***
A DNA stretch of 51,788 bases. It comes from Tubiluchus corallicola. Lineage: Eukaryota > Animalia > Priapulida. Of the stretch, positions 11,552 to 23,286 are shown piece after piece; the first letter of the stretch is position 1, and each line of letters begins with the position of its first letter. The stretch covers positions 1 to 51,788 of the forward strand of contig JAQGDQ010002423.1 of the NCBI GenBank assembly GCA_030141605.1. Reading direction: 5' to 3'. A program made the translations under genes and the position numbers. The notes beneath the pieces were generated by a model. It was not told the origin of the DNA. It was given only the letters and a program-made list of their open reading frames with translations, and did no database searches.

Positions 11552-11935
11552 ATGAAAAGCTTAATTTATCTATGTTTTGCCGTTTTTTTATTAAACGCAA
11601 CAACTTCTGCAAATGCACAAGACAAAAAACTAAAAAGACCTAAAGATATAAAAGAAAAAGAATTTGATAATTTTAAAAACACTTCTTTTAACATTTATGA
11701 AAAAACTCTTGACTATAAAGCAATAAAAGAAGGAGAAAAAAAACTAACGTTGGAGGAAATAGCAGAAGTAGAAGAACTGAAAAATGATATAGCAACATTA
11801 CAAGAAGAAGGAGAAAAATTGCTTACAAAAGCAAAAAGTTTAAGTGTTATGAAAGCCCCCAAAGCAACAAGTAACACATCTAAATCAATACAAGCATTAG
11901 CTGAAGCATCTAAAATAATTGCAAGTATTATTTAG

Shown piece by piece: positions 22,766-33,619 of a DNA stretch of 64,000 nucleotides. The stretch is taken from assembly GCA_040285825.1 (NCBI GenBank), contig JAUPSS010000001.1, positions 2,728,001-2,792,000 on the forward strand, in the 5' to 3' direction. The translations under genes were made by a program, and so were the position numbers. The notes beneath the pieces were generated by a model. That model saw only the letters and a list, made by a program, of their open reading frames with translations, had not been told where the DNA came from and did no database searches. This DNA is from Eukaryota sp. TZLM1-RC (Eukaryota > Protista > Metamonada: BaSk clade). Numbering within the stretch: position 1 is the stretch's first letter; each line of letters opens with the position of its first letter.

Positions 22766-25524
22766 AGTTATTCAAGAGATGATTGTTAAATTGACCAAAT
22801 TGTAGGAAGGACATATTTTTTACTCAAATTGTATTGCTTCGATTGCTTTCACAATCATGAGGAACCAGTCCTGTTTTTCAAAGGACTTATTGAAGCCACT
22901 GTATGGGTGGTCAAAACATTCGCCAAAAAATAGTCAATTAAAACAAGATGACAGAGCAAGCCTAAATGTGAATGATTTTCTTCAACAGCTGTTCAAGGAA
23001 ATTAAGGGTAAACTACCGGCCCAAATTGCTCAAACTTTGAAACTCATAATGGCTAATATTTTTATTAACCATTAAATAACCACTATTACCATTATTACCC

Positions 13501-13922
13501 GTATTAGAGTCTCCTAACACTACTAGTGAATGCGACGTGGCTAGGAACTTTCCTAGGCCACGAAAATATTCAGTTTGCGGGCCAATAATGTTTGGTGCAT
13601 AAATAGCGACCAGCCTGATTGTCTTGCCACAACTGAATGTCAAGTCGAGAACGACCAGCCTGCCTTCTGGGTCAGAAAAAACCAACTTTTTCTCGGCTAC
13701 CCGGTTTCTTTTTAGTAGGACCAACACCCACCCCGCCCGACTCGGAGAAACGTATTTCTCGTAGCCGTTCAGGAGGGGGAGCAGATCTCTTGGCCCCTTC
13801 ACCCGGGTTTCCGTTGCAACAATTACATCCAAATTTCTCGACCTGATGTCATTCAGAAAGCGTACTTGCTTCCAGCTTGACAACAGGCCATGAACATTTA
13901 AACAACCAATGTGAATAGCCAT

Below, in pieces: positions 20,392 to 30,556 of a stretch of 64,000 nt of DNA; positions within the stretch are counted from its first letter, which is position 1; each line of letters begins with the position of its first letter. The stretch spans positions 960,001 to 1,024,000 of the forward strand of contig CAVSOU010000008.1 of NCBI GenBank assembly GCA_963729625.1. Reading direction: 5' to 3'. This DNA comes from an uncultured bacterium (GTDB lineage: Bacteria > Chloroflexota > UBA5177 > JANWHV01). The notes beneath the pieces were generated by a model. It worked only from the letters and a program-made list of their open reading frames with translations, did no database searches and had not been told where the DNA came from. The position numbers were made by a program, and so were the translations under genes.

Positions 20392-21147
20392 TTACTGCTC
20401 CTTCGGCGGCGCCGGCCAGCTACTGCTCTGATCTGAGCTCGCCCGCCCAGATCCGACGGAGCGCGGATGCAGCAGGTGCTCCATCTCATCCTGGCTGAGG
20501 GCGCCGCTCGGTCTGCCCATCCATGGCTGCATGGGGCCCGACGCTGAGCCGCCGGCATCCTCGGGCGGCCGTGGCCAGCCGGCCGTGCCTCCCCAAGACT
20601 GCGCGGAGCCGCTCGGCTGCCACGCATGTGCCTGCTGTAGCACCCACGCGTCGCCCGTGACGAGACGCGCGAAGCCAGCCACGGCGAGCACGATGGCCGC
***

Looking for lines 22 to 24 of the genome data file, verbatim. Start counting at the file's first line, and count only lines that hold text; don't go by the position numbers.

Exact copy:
20392 TTACTGCTC
20401 CTTCGGCGGCGCCGGCCAGCTACTGCTCTGATCTGAGCTCGCCCGCCCAGATCCGACGGAGCGCGGATGCAGCAGGTGCTCCATCTCATCCTGGCTGAGG
20501 GCGCCGCTCGGTCTGCCCATCCATGGCTGCATGGGGCCCGACGCTGAGCCGCCGGCATCCTCGGGCGGCCGTGGCCAGCCGGCCGTGCCTCCCCAAGACT